15. Poppy Seeds

Poppy Seeds

Image source: Pinterest

These tiny seeds often have a blue-grey tint. Beyond their decorative function on bread and pastries, they contain beneficial nutrients, including calcium, phosphorus, and zinc. They’re often used to give a nutty flavor and crunchy texture to dishes.

16. Sunflower Seeds (Certain Varieties)

Sunflower Seeds

Image source: Pinterest

Some varieties of sunflower seeds, when hulled, reveal a grey seed inside. These seeds are an excellent snack option, loaded with vitamin E, magnesium, and selenium. They can be roasted for a crunchy bite or blended into a smooth sunflower seed butter.

17. Beluga Lentils

Beluga Lentils

Image source: Pinterest

Named after the Beluga caviar due to their appearance, these tiny black lentils turn a dark grey once cooked. Nutritious and delightful, they have a firmer texture than other lentil varieties, making them perfect for salads and side dishes.

18. Guava (Certain Varieties)


Image source: Pinterest

Some guavas have a pinkish-grey flesh inside. This tropical fruit isn’t just a sweet treat but is also packed with vitamin C, dietary fiber, and folic acid. It can be eaten raw, juiced, or turned into jams and desserts.

Processed Grey Foods

1. Activated Charcoal Ice Cream

Activated Charcoal Ice-Cream

Image source: Pinterest

A recent sensation in the world of desserts, this ice cream owes its grey hue to activated charcoal. Beyond its visual appeal, activated charcoal is believed to offer detoxifying properties, though its health benefits in ice cream remain a topic of debate. Its unique color has made it a favorite for Instagram enthusiasts and curious foodies alike.

2. Squid Ink Pasta

Squid Ink Pasta

Image source: Pinterest

Originating from Italy, this pasta gets its distinctive grey-black color from squid or cuttlefish ink. Not only does it offer a visual twist to classic pasta dishes, but it also introduces a subtle briny flavor reminiscent of the sea.

3. Taro-Flavored Snacks and Confectioneries

Taro Flavored

Image source: Pinterest

Taro, a root vegetable, is often processed into various snacks and sweets, resulting in a soft grey or lavender hue. This includes taro chips, cookies, and even some Asian buns. Its naturally sweet and nutty flavor has made it a favorite ingredient for many treats.

4. Black Sesame Desserts

Black Sesame Desserts

Image source: Pinterest

While black sesame seeds are naturally grey when ground, they’re further processed into various Asian desserts like black sesame soup, mochi, or tang yuan. These desserts not only carry the delicate grey hue but also the aromatic, nutty essence of the seeds.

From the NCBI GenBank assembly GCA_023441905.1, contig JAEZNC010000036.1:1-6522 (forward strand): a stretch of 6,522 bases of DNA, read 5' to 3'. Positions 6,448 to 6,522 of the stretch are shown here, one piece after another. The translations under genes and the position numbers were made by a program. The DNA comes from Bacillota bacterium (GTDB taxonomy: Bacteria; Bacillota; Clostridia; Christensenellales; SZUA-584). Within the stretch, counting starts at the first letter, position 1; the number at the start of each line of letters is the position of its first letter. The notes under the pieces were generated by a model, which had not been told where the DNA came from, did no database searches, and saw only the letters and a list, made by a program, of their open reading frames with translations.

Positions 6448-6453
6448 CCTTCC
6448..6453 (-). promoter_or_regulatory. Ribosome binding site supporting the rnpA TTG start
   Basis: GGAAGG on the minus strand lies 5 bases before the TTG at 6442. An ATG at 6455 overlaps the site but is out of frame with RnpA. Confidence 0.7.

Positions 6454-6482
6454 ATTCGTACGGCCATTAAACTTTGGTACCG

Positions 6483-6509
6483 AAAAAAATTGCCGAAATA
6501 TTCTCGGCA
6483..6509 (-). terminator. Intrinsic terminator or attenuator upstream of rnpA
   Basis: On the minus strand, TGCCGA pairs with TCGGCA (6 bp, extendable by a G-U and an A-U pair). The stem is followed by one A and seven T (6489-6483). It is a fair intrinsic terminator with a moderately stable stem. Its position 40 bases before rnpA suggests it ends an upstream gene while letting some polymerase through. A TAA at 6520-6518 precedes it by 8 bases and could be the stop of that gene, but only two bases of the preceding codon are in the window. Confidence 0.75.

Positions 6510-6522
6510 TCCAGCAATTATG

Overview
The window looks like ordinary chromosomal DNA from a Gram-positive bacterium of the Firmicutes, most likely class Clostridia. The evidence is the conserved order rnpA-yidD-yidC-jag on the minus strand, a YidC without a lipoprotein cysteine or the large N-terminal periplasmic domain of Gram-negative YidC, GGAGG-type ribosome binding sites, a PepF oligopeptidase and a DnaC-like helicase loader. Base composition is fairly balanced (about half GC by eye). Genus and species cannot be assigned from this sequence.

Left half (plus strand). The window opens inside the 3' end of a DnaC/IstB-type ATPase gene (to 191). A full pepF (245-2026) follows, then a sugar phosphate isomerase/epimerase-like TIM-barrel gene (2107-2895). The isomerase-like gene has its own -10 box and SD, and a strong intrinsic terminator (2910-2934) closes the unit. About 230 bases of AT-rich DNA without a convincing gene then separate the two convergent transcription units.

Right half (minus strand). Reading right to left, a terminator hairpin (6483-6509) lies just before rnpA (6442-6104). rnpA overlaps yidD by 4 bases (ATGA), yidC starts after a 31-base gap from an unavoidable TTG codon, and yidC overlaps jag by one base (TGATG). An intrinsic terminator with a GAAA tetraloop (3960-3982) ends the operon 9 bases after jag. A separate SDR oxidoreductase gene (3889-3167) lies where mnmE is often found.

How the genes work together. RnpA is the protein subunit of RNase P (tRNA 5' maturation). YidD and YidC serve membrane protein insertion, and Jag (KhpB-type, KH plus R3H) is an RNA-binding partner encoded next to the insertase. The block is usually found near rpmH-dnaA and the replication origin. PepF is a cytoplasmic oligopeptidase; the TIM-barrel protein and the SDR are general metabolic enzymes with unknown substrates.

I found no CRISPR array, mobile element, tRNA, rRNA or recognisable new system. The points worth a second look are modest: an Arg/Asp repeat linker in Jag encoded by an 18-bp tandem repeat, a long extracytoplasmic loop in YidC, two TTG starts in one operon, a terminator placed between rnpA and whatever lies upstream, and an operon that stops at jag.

5. Liquorice Candy

Liquorice Candy

Image source: Pinterest

This old-fashioned candy, often found in shades of dark grey or black, owes its color to the liquorice root extract. While its slightly bitter and sweet flavor is polarizing, it remains a classic treat in many cultures.

6. Mochi with Black Sesame or Charcoal Fillings


Image source: Pinterest

Mochi, a Japanese rice cake, sometimes contains fillings that can make its appearance greyish. Black sesame paste or activated charcoal fillings are popular choices, adding not just color but also distinct flavors to this chewy delicacy.

7. Grey Gravies and Sauces

Certain sauces and gravies incorporate ingredients like mushrooms, oysters, or certain meats that can render them a greyish hue. These include some variants of mushroom sauces or certain traditional meat gravies.

8. Sourdough Bread with Charcoal

Sourdough Bread

Image source: Pinterest

An interesting twist on the classic sourdough, some bakeries have started incorporating activated charcoal into their bread, resulting in a grey loaf. This not only gives a striking visual contrast but also adds a slight earthiness to the bread’s flavor.

9. Grey Marzipan

Marzipan, a confection primarily made of sugar and almond meal, can be dyed into various colors, including grey, especially for themed cakes or decorative purposes.

10. Earl Grey-Flavored Sweets and Macarons


Image source: Pinterest

The iconic Earl Grey tea is also processed into various sweets, ranging from chocolates to macarons. While the color might vary based on the intensity of the tea used, many confections display a greyish tinge, paired with the distinct citrusy aroma of bergamot.


Grey foods, both natural and processed, challenge our culinary perceptions, proving that color doesn’t dictate flavor or nutritional value. From the earthy offerings of nature to inventive gastronomic creations, these muted hues represent a diverse and delightful spectrum of tastes. Embracing grey foods enriches our dining palette in unexpected ways.

AboutCorinne Switzer

Corinne is an avid reader and takes a keen interest in conspiracy theories. When not busy with her day job, she likes to indulge the writer in her and pens columns on a wide range of topics that cover everything from entertainment, healthy living to healthcare and more.